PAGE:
The legal requirement for trailer flooring in the Code of Federal Regulations (CFR) is not a difficult standard to meet. The standard is provided below, but to oversimplify the statute in the CFR, a trailer floor needs to be well constructed with no holes, tight enough to minimize the ability of gases and fire to permeate it, provide some traction, and kept reasonably clean by the trailer owner. This may sound simple enough, but there are many flooring options on the market and decisions in this area can be more complicated than originally anticipated for trailer manufacturers. Not all trailer flooring and installation techniques serve the same purpose, nor do they last the same amount of time. The customer’s intended use, price point, and durability factors all come into play when deciding which flooring material to use for a specific trailer build.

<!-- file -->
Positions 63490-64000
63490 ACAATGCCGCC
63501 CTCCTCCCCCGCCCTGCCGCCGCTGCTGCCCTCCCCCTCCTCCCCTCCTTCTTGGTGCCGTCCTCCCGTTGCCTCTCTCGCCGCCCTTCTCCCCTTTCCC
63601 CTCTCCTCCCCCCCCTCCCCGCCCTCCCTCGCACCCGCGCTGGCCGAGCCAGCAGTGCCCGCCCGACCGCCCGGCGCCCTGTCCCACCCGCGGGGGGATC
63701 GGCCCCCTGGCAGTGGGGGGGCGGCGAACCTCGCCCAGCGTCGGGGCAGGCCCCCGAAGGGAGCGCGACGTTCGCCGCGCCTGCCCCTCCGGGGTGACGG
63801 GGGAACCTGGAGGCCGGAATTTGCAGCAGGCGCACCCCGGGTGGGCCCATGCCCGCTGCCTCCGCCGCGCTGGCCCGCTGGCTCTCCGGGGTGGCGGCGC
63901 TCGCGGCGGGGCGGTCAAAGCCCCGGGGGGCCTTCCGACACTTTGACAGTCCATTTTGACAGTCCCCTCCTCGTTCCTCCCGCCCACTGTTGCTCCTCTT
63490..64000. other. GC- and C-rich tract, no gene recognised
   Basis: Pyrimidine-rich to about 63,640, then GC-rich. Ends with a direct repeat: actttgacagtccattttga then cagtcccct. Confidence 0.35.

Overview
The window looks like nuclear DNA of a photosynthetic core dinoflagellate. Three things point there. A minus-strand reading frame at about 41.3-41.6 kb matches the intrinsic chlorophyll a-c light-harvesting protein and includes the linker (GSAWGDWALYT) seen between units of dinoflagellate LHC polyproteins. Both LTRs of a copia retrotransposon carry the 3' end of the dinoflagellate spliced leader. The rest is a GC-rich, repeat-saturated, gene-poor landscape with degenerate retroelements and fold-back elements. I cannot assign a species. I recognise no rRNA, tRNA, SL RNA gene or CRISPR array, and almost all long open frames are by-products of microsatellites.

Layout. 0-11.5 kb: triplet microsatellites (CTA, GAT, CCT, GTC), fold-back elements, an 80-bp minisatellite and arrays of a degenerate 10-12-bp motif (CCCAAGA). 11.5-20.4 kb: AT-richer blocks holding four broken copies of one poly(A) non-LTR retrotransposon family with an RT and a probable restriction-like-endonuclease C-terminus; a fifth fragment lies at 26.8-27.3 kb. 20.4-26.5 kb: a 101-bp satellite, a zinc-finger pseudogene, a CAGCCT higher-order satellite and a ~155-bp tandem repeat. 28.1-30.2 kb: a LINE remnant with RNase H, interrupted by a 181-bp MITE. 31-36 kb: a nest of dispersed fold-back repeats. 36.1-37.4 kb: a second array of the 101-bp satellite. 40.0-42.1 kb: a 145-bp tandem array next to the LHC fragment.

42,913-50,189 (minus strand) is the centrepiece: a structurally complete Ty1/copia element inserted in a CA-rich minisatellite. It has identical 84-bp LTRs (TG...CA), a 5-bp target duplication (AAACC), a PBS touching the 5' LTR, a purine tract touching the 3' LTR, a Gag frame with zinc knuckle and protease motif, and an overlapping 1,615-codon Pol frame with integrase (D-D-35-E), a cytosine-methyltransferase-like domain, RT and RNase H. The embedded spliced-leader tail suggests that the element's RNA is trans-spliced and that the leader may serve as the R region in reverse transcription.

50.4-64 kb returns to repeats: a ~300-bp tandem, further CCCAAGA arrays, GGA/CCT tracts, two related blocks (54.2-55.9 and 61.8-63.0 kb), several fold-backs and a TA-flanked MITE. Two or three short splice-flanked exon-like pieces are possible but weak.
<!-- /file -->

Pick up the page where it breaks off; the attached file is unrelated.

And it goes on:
The direct wording of the flooring statute reads: 49 CFR § 393.84 Floors – The flooring in all motor vehicles shall be substantially constructed, free of unnecessary holes and openings, and shall be maintained so as to minimize the entrance of fumes, exhaust gases, or fire. Floors shall not be permeated with oil or other substances likely to cause injury to persons using the floor as a traction surface.
The following types of flooring options meet the necessary requirements but serve different needs and are offered at different price points. In the open-top and livestock trailer industries, the most common decking options are southern yellow pine (treated and untreated), rough oak and Douglas fir. Each option comes with its pros and cons and knowing the differences is vital for choosing the best product for your trailer.